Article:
COMP Introduction to Computer Graphics

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COMP Introduction to Computer Graphics Powered By Docstoc
					   CAP4730: Computational
Structures in Computer Graphics


         3D Concepts
                 Outline
• Basic Idea of 3D
• Projections
• What are some things we didn’t have to
  worry about before?
• What are some new things we can do?
     Right Handed Coordinate System

           +Y           +Y



                          +Z

                  +X           +X


+Z
     Viewing a 3D world
        +Y
              We have a model in this world
              and would like to view it from a
              new position.


                  +X

+Z
              We’ll call this new position the
              camera or eyepoint. Our job is to
              figure out what the model looks
              like on the display plane.
Parallel Projection
              +Y




+Z
                      +X
 Perspective Projection
              +Y




+Z
                          +X
What are some new things to
       think about?

               Hidden Surface Removal
               Visibility
               Depth Cueing
How to make a 2D image appear as
              3D!
• Output is typically 2D Images
• Yet we want to show a 3D world!
• How can we do this?
  – We can include ‘cues’ in the image that give
    our brain 3D information about the scene
  – These cues are visual depth cues
           Visual Depth Cues
•   Monoscopic Depth Cues (single 2D image)
•   Stereoscopic Depth Cues (two 2D images)
•   Motion Depth Cues (series of 2D images)
•   Physiological Depth Cues (body cues)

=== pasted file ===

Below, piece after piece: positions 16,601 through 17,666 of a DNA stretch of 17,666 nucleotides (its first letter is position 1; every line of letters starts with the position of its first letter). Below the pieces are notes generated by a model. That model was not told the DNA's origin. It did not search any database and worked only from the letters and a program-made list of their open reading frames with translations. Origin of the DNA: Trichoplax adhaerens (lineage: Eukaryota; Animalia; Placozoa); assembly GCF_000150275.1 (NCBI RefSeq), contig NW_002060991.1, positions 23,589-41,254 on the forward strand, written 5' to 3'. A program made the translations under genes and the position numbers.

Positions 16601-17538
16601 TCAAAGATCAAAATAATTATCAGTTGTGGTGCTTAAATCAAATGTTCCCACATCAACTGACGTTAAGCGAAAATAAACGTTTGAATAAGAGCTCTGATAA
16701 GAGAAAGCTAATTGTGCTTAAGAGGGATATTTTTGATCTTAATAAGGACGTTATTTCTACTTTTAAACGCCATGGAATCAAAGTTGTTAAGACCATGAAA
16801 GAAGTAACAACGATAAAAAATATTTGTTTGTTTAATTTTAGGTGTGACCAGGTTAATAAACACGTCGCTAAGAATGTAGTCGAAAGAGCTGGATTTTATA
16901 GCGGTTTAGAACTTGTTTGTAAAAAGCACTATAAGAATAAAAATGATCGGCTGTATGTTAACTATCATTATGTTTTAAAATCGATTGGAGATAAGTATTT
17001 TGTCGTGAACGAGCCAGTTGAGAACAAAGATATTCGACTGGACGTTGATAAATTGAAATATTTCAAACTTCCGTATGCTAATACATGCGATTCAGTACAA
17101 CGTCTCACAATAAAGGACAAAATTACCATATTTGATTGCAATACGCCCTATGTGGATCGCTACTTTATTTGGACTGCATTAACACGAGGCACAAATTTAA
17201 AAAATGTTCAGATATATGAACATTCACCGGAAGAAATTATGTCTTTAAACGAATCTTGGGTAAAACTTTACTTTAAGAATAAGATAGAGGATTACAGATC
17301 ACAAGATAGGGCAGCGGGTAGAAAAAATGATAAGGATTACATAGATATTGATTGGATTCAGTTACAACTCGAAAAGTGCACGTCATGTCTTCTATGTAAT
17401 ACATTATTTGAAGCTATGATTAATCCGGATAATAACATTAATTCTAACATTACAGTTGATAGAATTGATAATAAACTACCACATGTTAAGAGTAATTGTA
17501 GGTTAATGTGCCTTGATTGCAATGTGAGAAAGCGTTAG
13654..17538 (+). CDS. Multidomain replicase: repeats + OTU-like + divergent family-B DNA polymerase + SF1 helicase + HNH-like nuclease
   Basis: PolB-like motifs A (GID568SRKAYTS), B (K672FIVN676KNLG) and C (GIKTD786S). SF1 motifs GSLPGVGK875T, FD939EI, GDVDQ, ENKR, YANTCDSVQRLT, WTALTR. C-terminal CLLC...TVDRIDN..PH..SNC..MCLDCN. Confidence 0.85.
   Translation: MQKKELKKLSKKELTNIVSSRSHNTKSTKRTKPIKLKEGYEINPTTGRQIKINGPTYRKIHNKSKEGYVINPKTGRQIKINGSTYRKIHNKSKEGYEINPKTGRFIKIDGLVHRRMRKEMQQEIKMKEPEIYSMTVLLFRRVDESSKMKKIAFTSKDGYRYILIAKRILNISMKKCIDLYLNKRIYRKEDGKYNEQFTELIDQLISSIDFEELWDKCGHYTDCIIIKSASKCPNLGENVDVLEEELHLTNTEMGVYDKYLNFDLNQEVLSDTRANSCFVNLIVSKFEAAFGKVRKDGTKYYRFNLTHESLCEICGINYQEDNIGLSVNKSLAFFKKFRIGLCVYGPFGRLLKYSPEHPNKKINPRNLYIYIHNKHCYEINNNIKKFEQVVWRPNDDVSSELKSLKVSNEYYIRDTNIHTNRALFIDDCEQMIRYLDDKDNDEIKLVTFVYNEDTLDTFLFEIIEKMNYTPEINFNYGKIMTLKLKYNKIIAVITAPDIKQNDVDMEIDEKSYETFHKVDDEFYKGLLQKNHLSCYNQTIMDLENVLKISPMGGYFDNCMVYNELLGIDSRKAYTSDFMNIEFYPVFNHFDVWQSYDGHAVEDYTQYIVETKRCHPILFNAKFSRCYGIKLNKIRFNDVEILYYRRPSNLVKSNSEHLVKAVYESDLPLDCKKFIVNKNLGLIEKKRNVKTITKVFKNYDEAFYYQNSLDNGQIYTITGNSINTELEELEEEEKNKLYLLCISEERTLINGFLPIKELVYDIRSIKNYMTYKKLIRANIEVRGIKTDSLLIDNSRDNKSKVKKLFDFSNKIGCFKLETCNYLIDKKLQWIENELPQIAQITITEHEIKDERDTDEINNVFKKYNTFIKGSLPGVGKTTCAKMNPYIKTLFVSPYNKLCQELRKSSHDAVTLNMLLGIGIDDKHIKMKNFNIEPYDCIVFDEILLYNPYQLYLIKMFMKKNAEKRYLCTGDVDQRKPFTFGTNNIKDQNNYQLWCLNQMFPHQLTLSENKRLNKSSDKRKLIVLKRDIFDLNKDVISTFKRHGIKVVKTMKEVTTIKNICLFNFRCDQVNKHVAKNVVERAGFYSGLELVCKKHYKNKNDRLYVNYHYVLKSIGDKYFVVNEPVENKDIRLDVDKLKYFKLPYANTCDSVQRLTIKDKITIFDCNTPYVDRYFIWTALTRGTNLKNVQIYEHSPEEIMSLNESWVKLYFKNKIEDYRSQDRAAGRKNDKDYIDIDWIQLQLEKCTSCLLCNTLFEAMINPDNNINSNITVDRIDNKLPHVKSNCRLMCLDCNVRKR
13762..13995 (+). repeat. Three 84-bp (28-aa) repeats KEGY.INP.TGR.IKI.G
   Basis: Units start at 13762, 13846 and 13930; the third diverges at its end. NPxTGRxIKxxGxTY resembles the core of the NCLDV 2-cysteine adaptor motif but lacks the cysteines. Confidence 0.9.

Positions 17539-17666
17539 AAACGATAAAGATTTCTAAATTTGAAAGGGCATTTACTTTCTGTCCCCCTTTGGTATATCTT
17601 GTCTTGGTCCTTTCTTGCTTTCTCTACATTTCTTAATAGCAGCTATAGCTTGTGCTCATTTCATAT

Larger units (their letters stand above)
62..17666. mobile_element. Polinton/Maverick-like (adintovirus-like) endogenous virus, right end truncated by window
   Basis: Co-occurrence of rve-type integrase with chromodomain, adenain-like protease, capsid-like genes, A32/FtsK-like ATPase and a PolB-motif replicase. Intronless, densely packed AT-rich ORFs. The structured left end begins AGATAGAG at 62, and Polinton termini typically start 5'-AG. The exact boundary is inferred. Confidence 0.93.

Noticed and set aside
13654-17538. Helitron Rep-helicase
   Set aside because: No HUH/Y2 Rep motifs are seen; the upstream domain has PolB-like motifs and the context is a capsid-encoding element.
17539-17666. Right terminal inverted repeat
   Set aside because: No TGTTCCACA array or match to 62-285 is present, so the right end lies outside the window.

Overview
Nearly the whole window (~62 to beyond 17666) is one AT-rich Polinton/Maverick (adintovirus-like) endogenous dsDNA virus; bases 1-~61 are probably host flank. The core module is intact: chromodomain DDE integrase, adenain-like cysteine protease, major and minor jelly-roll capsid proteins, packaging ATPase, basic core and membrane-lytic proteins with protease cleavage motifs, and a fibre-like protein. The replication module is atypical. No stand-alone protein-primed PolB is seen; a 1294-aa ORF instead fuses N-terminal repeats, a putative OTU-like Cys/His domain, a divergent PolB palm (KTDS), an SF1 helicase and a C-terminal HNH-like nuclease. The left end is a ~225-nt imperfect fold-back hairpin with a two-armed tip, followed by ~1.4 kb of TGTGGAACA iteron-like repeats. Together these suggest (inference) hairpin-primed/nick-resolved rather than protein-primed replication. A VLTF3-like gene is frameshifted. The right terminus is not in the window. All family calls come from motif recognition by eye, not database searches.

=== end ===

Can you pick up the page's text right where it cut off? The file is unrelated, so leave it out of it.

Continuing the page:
Monoscopic Depth Cues
• Interposition
    – An object that occludes another is closer
• Shading
    – Shape info. Shadows are included here
• Size
    – Usually, the larger object is closer
• Linear Perspective
    – parallel lines converge at a single point
• Surface Texture Gradient
    – more detail for closer objects
• Height in the visual field
    – Higher the object is (vertically), the further it
      is
• Atmospheric effects
    – further away objects are blurrier
• Brightness
    – further away objects are dimmer
     Stereoscopic Display Issues
•   Stereopsis
•   Stereoscopic Display Technology
•   Computing Stereoscopic Images
•   Stereoscopic Display and HTDs.
•   Works for objects < 5m. Why?
                   Stereopsis views of the
The result of the two slightly different
external world that our laterally-displaced eyes
receive.
    Time-parallel stereoscopic
            images
• Image quality may also be affected by
  – Right and left-eye images do not match in
    color, size, vertical alignment.
  – Distortion caused by the optical system
  – Resolution
  – HMDs interocular settings
  – Computational model does not match viewing
    geometry.
                  Disparity
• If an object is closer than the fixation point, the
  retinal disparity will be a negative value. This
  is known as crossed disparity because the two
  eyes must cross to fixate the closer object.
• If an object is farther than the fixation point,
  the retinal disparity will be a positive value.
  This is known as uncrossed disparity because
  the two eyes must uncross to fixate the farther
  object.
• An object located at the fixation point or whose
  image falls on corresponding points in the two
  retinae has a zero disparity.
          Convergence Angles
              f1